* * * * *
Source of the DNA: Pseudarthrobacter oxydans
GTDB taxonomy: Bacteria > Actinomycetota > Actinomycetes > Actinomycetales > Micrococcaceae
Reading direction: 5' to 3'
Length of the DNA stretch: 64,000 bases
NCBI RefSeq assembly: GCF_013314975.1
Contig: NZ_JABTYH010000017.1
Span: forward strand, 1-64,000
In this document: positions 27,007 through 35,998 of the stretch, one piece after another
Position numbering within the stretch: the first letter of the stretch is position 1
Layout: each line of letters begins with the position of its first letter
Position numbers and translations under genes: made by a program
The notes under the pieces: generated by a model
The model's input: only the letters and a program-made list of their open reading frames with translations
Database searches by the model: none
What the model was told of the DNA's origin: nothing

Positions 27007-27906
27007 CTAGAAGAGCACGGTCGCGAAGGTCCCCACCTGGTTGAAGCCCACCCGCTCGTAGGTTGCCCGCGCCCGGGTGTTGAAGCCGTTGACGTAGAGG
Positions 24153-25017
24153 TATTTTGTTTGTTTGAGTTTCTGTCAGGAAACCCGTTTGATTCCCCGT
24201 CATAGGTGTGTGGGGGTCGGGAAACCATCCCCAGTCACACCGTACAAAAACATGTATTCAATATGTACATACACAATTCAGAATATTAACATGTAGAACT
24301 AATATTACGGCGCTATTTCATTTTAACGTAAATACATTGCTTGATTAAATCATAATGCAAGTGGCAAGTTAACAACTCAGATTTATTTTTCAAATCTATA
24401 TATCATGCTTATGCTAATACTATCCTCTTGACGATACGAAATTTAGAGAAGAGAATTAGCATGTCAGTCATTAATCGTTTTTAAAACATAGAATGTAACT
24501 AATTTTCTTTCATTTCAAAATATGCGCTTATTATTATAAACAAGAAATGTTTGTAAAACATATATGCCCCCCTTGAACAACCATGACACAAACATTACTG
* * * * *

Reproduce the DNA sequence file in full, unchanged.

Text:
Source of the DNA: Pseudarthrobacter oxydans
GTDB taxonomy: Bacteria > Actinomycetota > Actinomycetes > Actinomycetales > Micrococcaceae
Reading direction: 5' to 3'
Length of the DNA stretch: 64,000 bases
NCBI RefSeq assembly: GCF_013314975.1
Contig: NZ_JABTYH010000017.1
Span: forward strand, 1-64,000
In this document: positions 27,007 through 35,998 of the stretch, one piece after another
Position numbering within the stretch: the first letter of the stretch is position 1
Layout: each line of letters begins with the position of its first letter
Position numbers and translations under genes: made by a program
The notes under the pieces: generated by a model
The model's input: only the letters and a program-made list of their open reading frames with translations
Database searches by the model: none
What the model was told of the DNA's origin: nothing

Positions 27007-27906
27007 CTAGAAGAGCACGGTCGCGAAGGTCCCCACCTGGTTGAAGCCCACCCGCTCGTAGGTTGCCCGCGCCCGGGTGTTGAAGCCGTTGACGTAGAGG
Positions 24153-25017
24153 TATTTTGTTTGTTTGAGTTTCTGTCAGGAAACCCGTTTGATTCCCCGT
24201 CATAGGTGTGTGGGGGTCGGGAAACCATCCCCAGTCACACCGTACAAAAACATGTATTCAATATGTACATACACAATTCAGAATATTAACATGTAGAACT
24301 AATATTACGGCGCTATTTCATTTTAACGTAAATACATTGCTTGATTAAATCATAATGCAAGTGGCAAGTTAACAACTCAGATTTATTTTTCAAATCTATA
24401 TATCATGCTTATGCTAATACTATCCTCTTGACGATACGAAATTTAGAGAAGAGAATTAGCATGTCAGTCATTAATCGTTTTTAAAACATAGAATGTAACT
24501 AATTTTCTTTCATTTCAAAATATGCGCTTATTATTATAAACAAGAAATGTTTGTAAAACATATATGCCCCCCTTGAACAACCATGACACAAACATTACTG